The Timeless Way of Building
The theory of architecture implicit in our world today, Christopher Alexander believes, is bankrupt. More and more people are aware that something is deeply wrong. Yet the power of present-day ideas is so great that many feel uncomfortable, even afraid, to say openly that they dislike what is happening, because they are afraid to seem foolish, afraid perhaps that they will be laughed at. Now, at last, here is a coherent theory which describes in modern terms an architecture as ancient as human society itself.
- Hardback | 568 pages
- 142.24 x 200.66 x 30.48mm | 657.71g
- 10 Apr 1980
- Oxford University Press
- Oxford, United Kingdom
- plates and text-figures throughout
Other books in this series
10 Apr 1980
This book is more a philosophy of life than an architectural commentary. David Abbott gave it to me some years ago and I constantly refer to it. It is full of wisdom and inspiration, written in Alexander's beautiful prose style ... anyone who cares about the spaces we inhabit should read it. * Mike Dempsey, founding partner of CDT Design, Creative Review *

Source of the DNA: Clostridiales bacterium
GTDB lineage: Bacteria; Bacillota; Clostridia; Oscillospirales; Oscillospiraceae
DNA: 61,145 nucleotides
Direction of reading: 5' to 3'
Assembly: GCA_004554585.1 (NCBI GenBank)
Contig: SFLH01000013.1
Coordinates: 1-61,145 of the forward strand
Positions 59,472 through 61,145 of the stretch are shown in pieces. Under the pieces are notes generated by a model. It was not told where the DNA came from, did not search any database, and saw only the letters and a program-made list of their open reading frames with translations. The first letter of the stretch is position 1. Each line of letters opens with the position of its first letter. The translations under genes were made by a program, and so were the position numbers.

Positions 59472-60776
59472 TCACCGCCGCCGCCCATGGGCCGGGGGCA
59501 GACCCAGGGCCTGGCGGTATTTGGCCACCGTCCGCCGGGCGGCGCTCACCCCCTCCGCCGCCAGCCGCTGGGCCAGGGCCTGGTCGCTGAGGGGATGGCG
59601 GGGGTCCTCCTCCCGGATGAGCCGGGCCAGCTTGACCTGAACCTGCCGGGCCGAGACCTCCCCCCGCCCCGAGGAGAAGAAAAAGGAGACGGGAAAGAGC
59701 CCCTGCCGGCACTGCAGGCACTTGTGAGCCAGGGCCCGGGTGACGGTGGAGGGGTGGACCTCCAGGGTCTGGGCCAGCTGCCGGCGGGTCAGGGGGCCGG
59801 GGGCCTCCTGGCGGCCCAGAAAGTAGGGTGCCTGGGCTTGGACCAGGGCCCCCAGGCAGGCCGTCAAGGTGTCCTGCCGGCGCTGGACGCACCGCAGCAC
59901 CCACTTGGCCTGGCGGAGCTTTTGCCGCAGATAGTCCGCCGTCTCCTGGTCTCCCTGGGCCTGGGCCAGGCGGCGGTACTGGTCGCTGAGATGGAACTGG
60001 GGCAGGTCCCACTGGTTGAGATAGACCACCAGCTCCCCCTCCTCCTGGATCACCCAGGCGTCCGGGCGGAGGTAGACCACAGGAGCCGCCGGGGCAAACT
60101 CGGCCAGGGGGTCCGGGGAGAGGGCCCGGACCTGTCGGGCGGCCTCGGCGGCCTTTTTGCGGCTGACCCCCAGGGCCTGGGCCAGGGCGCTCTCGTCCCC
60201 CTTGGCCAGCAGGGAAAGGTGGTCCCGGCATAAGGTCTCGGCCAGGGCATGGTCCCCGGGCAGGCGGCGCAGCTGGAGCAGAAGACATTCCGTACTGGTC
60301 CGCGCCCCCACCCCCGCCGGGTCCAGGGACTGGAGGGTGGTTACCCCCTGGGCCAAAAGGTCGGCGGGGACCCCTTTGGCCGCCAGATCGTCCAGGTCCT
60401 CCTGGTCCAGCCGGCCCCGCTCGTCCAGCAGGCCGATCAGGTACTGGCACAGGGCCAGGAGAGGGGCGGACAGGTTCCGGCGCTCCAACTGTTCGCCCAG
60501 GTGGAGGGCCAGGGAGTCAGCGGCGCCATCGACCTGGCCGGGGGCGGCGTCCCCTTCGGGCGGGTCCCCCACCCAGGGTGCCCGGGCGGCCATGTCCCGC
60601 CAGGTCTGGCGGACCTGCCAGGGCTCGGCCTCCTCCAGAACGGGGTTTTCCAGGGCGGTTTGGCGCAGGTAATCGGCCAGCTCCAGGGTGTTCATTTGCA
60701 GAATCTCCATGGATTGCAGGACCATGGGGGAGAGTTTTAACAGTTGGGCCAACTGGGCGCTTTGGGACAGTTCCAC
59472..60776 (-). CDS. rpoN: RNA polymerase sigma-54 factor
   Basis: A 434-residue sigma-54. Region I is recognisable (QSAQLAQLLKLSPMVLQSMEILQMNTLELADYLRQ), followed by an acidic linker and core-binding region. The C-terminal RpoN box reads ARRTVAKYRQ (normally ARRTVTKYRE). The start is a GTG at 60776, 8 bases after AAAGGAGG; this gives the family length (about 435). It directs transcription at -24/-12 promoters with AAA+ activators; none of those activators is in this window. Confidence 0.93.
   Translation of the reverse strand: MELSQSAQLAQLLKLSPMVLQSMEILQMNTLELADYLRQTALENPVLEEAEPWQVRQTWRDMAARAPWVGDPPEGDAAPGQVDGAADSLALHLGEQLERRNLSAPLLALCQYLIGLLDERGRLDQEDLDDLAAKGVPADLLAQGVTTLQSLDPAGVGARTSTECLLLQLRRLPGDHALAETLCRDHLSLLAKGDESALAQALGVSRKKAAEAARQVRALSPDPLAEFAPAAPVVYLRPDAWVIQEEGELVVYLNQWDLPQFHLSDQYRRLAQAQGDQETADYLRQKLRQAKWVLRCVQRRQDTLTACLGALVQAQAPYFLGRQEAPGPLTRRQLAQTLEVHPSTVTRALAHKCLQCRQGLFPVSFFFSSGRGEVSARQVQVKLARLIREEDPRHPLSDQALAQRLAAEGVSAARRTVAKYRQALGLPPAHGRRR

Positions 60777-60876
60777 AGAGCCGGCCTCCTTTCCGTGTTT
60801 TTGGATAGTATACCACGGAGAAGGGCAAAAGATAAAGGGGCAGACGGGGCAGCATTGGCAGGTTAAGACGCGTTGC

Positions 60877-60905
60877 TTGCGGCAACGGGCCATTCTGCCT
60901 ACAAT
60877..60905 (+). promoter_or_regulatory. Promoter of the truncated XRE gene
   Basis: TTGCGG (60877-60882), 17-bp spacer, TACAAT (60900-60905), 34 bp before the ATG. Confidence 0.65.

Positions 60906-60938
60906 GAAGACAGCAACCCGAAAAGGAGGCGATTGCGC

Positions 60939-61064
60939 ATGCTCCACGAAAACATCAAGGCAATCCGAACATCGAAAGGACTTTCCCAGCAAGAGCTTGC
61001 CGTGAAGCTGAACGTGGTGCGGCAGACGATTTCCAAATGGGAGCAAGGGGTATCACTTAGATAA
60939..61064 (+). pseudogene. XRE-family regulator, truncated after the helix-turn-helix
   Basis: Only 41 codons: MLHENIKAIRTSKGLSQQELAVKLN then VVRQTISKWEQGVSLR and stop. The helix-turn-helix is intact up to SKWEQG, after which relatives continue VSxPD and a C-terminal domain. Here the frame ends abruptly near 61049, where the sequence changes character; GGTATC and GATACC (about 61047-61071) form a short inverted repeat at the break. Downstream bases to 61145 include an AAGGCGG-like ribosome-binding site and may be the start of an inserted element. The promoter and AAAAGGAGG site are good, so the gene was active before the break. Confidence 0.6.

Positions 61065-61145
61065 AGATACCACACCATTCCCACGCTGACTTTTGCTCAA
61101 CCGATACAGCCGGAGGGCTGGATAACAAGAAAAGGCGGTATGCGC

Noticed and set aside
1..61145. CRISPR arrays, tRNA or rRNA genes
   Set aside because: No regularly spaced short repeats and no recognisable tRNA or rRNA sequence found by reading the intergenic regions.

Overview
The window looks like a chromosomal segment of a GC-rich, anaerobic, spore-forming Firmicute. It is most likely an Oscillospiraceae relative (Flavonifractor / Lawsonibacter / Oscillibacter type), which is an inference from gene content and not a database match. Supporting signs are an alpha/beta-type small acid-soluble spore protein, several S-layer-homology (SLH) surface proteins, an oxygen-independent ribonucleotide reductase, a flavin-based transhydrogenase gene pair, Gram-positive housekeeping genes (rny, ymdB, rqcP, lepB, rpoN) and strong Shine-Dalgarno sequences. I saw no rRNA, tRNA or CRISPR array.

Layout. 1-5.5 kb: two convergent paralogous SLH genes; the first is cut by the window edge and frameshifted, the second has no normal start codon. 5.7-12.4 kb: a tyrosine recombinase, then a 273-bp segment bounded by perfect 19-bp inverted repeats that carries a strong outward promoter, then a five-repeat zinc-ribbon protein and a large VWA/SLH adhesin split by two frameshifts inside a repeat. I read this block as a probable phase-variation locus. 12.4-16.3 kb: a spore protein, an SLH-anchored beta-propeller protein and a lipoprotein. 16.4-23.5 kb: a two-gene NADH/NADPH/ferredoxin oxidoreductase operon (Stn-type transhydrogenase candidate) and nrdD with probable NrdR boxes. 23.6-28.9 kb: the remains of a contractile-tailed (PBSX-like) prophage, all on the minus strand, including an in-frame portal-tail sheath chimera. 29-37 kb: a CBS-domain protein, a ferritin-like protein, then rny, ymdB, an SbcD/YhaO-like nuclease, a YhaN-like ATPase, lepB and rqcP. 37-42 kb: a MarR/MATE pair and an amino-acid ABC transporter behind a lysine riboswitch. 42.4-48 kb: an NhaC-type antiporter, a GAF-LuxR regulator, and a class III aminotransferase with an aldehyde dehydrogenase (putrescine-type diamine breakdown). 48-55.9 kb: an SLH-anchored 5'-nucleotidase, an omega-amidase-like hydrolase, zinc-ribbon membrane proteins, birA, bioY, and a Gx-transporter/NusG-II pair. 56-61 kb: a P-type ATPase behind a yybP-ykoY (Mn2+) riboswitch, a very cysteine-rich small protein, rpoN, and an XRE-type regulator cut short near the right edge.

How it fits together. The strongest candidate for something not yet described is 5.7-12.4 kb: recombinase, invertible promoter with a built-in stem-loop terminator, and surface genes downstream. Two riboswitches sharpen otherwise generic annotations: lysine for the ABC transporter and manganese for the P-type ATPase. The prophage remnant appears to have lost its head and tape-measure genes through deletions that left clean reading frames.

About Christopher Alexander
Christopher Alexander is a builder, craftsman, general contractor, architect, painter, and teacher. He taught from 1963 to 2002 as Professor of Architecture at the University of California, Berkeley, and is now Professor Emeritus. He has spent his life running construction projects, experimenting with new building methods and materials, and crafting carefully articulated buildings--all to advance the idea that people can build environments in which they will thrive. Acting on his deeply-held conviction that, as a society, we must recover the means by which we can build and maintain healthy living environments, he has lived and worked in many cultures, and built buildings all over the world. Making neighborhoods, building-complexes, building, balustrades, columns, ceilings, windows, tiles, ornaments, models and mockups, paintings, furniture, castings and carvings--all this has been his passion, and is the cornerstone from which his paradigm-changing principles have been derived.